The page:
The Governors Pension Proposal
Governor Carcieri’s proposal has two major ongoing items relating to non-disability pensions…
- Elimination of cost-of-living adjustments for state and municipal employees who retire after April 1, 2009.
- Establishment of a minimum retirement age of 59 for state and municipal employees, including teachers, to be eligible for retirement.
And if I understand this properly, the plan calls for local communities to make only 25% of their scheduled pension contributions. Correspondingly, state education aid to each city and town will be reduced by the amount deferred.
1. Elimination of cost-of-living adjustments for state and municipal employees who retire after April 1, 2009.
2. Establishment of a minimum retirement age of 59 for state and municipal employees, including teachers, to be eligible for retirement.
Great first steps but will both these apply to the “royalty” of police/fire?
The Police and Fire will complain that their union members cannot work to those ages and would endanger others if the were forced to – # 1 & # 13 in the nation for spending – they will not part with that easily – look at the overtime budgets due to the minimum staffing and then also the State laws for disability where if someone has a heart attack and they are Fire Department employees, then it has to be work related and the taxpayer is on the hook for 67% tax free disability pension and other perks / payments such as fully funded or mostly funded college education for family memebers, not just the ailing Fireperson . . . The last time I was breifed on this issue, about 18 months ago, The above was written into RI General Law . . . A huge racket and nut to crack in RI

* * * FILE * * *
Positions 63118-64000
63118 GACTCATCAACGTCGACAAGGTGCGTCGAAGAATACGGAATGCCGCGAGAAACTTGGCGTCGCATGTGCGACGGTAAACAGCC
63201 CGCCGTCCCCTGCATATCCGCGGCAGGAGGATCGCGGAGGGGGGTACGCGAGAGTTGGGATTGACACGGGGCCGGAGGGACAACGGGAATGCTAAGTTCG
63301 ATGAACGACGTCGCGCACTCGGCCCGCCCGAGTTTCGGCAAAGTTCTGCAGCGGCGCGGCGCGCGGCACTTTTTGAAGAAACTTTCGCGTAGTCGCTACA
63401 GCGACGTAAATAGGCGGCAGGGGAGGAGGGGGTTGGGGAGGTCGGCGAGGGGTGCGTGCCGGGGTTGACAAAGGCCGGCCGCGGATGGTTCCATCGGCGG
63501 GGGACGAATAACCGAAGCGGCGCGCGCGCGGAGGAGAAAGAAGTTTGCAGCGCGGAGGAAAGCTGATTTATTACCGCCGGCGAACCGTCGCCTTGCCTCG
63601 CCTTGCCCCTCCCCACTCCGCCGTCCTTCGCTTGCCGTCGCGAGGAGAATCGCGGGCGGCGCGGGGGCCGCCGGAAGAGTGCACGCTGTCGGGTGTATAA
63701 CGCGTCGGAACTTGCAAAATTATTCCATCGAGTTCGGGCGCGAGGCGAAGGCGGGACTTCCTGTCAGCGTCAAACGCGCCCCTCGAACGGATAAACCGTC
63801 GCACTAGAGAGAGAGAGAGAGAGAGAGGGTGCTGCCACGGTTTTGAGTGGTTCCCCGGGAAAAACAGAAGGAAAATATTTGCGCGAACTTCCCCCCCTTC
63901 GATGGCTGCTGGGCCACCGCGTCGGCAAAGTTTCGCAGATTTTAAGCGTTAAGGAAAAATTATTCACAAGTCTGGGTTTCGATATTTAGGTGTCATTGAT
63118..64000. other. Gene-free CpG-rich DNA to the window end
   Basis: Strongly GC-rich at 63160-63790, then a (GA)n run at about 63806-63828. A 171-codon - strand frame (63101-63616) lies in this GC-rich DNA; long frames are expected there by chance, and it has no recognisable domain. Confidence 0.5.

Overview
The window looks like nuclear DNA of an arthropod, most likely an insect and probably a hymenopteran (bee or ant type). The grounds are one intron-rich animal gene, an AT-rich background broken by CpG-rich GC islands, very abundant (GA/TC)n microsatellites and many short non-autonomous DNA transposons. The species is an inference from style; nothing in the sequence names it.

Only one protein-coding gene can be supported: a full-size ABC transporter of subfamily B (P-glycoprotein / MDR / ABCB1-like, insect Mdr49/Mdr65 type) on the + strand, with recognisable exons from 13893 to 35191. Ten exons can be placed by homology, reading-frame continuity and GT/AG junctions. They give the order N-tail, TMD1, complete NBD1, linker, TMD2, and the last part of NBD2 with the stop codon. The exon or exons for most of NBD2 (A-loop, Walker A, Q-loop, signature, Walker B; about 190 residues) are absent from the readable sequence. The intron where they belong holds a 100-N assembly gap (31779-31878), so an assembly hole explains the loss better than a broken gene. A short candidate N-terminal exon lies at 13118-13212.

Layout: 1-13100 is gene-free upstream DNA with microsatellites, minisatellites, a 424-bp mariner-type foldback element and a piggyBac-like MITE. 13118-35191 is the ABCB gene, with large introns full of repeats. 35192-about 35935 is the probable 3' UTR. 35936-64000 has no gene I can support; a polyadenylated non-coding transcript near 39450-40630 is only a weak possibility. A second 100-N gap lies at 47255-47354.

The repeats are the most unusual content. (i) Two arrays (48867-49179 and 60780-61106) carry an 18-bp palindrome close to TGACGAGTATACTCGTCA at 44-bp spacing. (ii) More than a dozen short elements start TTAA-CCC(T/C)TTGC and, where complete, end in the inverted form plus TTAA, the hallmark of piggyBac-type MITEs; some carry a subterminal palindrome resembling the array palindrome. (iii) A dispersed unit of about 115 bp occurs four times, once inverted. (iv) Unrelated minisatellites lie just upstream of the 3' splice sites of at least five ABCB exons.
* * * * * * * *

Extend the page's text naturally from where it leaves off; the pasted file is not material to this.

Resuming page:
The last time I was breifed on this issue, about 18 months ago, The above was written into RI General Law . . . A huge racket and nut to crack in RI
Posted by CMTR at January 7, 2009 9:22 PM
Not really. It can be repealed in a single day. Just like the Caroulo Act.
If any of this takes effect on April 1, 2009 you will see another mass exodus beforehand of state and teachers and municipal workers this time. I believe the current pension rules already have either/or a 59 year old rule. This also sets up a legal challenge for pension (work max 35 years to receive 75%; any years worked over 35 is lost money) Consider a person who starts working at age 21 or 22 and wants to retire after 35 years of service, Is the state pension system going to make that person wait till they reach age 59 to start collecting their pension? There will be another massive drain on the pension system. Plus another drain on the industrial knowledge base in the state. Don’t forget, a whole department within the state department of administration flat out retired on this last round. With the proposal to reduce the state contribution to the pension system (Bruce Sunderland reduced it from 70% to 50%) causing the present $5 billion underfunding will cause greater stress on the system which will set up legal action like what occurred in Hawaii where the court ordered the state to return funding the pension fund. It’s already been studied and documented by Smith Hill last year that switching to a 401(k) or 403(b) retirement plan while under law the state must keep the old pension system solvent will cost the state an additional $500 million a year for the next 7 years, Government municipal and teacher services will slow down or might become non-existent because of lack of personnel and some programs are linked to matching federal funds and unfunded No Child Left Behind Law. The last six years of ideas to balance the budget have not worked and driven the state deeper into deficits.… Read more »
The changes in retirement age and in the COLAs will have a major impact on how much money is required to keep the system solvent — that’s why they’re being done — meaning that all of the numbers about the cost of a changeover have to now be recalculated.
Wow! Providence will contribute 25% of their scheduled pension contibutions..,but wait..,thats right.., they don’t contribute..,blame city hall for a large part of this pension mess.